A year after cities across the United States caved to demands to defund the police, multiple regions are now increasing – or considering increasing – their police budgets in the midst of rising crime.
Los Angeles slashed its police budget by $150 million over the summer last year, totaling roughly 8 percent of the department’s budget. Last week, the city agreed to increase the budget in order to hire around 250 new officers, the New York Times reported, almost completely restoring the hefty cuts made in 2020. Los Angeles had just 9,800 sworn officers after the cuts, the lowest number since 2008.
The changes come as the city is seeing significant jumps in violent crime, including a 31 percent increase in murders alone this year, according to department data.
“We’ve lost more than a decade of progress,” Chief Michel Moore of the Los Angeles Police Department said, noting dropping crime rates prior to the pandemic.
“I won’t argue that there is substandard housing, education, broken families, substance abuse, the systems that are racist and have systemic issues that have gone on for generations,” he said, referring to protesters’ demands. “But the fix of that is not to eliminate policing.”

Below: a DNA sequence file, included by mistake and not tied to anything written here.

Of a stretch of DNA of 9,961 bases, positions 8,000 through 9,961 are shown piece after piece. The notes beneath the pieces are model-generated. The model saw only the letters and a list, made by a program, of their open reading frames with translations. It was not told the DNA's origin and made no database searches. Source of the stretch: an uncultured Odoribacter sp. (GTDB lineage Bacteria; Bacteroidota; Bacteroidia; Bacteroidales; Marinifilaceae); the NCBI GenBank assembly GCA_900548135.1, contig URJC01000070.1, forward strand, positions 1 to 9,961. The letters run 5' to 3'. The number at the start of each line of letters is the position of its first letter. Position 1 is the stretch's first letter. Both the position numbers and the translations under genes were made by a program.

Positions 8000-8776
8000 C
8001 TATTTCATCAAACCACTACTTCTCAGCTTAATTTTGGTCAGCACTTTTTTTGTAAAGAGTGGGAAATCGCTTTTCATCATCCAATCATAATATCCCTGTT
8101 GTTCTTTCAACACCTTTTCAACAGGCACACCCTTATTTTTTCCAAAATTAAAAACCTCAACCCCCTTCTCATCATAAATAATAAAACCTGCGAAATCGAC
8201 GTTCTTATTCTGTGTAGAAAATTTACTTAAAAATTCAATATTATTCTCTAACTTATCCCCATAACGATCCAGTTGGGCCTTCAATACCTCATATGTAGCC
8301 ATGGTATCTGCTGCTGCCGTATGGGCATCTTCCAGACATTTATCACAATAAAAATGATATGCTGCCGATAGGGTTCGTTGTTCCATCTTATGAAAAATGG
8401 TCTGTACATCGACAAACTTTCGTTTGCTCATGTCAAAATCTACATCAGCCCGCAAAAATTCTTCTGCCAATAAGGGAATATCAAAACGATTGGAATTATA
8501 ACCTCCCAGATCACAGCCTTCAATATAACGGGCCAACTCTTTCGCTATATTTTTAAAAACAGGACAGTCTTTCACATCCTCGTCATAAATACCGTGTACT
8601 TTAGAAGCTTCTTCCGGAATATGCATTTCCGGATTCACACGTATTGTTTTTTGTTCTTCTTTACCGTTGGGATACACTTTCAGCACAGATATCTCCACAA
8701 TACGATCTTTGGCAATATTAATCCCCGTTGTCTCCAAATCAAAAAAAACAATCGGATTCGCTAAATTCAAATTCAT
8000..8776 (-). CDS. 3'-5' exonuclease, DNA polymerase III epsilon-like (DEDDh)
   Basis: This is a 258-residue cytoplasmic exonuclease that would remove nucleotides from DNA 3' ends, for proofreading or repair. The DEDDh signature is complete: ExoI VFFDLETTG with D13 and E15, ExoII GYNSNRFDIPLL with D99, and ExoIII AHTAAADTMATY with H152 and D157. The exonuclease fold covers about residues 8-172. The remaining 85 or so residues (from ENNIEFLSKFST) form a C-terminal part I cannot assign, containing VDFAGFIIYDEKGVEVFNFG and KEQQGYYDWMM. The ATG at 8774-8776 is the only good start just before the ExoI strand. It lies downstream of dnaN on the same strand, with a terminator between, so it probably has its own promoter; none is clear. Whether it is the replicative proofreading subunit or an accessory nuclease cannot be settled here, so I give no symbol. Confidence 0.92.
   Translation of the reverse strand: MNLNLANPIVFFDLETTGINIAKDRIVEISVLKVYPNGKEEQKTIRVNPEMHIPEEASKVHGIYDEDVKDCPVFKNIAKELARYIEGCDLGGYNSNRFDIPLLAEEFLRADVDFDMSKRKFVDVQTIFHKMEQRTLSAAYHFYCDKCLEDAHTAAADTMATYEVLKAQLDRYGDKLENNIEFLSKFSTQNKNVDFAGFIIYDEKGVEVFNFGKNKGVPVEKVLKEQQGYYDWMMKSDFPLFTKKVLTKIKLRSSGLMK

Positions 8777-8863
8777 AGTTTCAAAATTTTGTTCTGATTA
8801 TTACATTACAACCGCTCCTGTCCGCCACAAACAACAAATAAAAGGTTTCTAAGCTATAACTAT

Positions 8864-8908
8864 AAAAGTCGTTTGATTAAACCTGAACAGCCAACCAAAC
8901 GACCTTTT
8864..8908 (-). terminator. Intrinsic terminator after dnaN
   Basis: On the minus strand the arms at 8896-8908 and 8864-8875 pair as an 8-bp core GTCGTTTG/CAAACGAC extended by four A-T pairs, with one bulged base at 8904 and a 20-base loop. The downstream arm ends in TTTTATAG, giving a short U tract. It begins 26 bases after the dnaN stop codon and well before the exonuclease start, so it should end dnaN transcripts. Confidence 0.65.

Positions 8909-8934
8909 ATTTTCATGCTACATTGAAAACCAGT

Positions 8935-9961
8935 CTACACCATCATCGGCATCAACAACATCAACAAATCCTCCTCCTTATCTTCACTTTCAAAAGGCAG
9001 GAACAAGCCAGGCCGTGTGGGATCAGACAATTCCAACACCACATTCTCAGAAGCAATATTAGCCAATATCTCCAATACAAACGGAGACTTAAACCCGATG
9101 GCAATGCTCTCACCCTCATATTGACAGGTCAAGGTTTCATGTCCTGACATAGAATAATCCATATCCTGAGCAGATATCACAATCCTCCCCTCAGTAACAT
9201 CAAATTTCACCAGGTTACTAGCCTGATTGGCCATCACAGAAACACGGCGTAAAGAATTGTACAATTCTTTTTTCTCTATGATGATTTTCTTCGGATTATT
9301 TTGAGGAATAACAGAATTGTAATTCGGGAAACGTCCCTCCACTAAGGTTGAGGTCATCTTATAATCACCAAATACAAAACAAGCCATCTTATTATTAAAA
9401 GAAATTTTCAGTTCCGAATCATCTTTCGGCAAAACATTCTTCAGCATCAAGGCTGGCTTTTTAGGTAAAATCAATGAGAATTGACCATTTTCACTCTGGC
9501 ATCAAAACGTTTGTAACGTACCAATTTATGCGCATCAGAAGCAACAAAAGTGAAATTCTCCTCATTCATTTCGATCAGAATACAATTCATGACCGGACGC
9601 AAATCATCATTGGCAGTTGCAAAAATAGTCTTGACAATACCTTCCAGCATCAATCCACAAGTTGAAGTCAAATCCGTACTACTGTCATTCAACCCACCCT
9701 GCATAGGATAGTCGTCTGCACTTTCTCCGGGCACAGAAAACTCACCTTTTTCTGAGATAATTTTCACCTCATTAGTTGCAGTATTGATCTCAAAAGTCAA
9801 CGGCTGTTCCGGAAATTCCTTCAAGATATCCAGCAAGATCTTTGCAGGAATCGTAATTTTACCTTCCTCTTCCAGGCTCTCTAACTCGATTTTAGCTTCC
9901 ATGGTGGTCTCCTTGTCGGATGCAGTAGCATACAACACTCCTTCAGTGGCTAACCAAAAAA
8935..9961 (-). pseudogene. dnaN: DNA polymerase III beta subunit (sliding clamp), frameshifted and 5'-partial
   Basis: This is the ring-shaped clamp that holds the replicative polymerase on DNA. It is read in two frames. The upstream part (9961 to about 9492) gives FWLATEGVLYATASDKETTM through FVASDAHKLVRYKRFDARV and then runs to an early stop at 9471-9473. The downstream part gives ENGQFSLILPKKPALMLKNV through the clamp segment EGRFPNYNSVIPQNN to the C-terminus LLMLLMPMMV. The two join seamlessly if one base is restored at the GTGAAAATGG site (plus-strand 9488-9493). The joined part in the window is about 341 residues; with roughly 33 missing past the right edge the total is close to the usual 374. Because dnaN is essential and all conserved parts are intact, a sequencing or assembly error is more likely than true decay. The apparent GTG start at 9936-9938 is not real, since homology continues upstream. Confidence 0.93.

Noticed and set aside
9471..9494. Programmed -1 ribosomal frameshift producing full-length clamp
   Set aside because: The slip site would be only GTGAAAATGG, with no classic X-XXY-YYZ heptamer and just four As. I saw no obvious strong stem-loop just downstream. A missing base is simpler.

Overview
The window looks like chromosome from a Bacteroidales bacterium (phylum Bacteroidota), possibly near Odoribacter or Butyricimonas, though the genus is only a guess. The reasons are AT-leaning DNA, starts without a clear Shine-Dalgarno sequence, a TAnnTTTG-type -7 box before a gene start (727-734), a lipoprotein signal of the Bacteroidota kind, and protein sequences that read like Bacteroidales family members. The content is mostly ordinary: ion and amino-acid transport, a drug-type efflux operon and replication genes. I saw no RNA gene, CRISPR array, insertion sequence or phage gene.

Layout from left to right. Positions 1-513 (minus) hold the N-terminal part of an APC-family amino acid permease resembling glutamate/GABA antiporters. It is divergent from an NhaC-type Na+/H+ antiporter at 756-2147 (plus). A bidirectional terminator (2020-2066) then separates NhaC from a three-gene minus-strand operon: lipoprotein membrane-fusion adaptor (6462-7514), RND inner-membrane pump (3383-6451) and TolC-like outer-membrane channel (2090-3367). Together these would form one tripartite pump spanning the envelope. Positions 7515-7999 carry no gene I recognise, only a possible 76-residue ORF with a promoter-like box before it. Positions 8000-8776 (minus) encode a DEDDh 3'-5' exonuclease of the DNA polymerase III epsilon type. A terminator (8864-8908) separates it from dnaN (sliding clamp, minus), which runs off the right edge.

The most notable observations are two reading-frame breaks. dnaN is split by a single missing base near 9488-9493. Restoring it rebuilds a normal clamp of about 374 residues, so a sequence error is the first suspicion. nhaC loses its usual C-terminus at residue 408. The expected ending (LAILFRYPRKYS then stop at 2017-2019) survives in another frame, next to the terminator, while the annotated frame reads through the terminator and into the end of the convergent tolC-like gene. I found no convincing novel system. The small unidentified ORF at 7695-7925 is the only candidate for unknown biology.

Chief Moore went on to note that that officers are “emotionally…beat up” and “feel like they have been vilified and victimized for the wrongful criminal acts of a few.”
More than 2,000 miles east of LA, Baltimore is considering similar changes after cutting its police budget last year. Mayor Brandon Scott recently proposed increasing police spending to $555 million for fiscal year 2021 beginning July 1 – totaling $6 million more than was cut from the police budget in 2020, The Baltimore Sun reported.
The city’s police commissioner Michael Harrison defended the proposed budget, calling it “fixed costs” not operational cost increases.
“This is a budget that allows me to deploy our resources across the city, based on the manpower we have and the demands of our city and the needs of our community,” Harrison said. “It does require me to be fiscally responsible and make smart management decisions on how, when and where to deploy.”
Critics of the mayor’s budget proposal said they plan to testify against the spending increase during the council’s Taxpayers’ Night.
“We do appreciate his alignment and values, but his actions have to back it up,” said Rob Ferrell, senior organizer with the police-reform group Organizing Black. “The budget is a moral document, and what it says is … ‘We’re not investing in the overall health and wellness of our communities.’”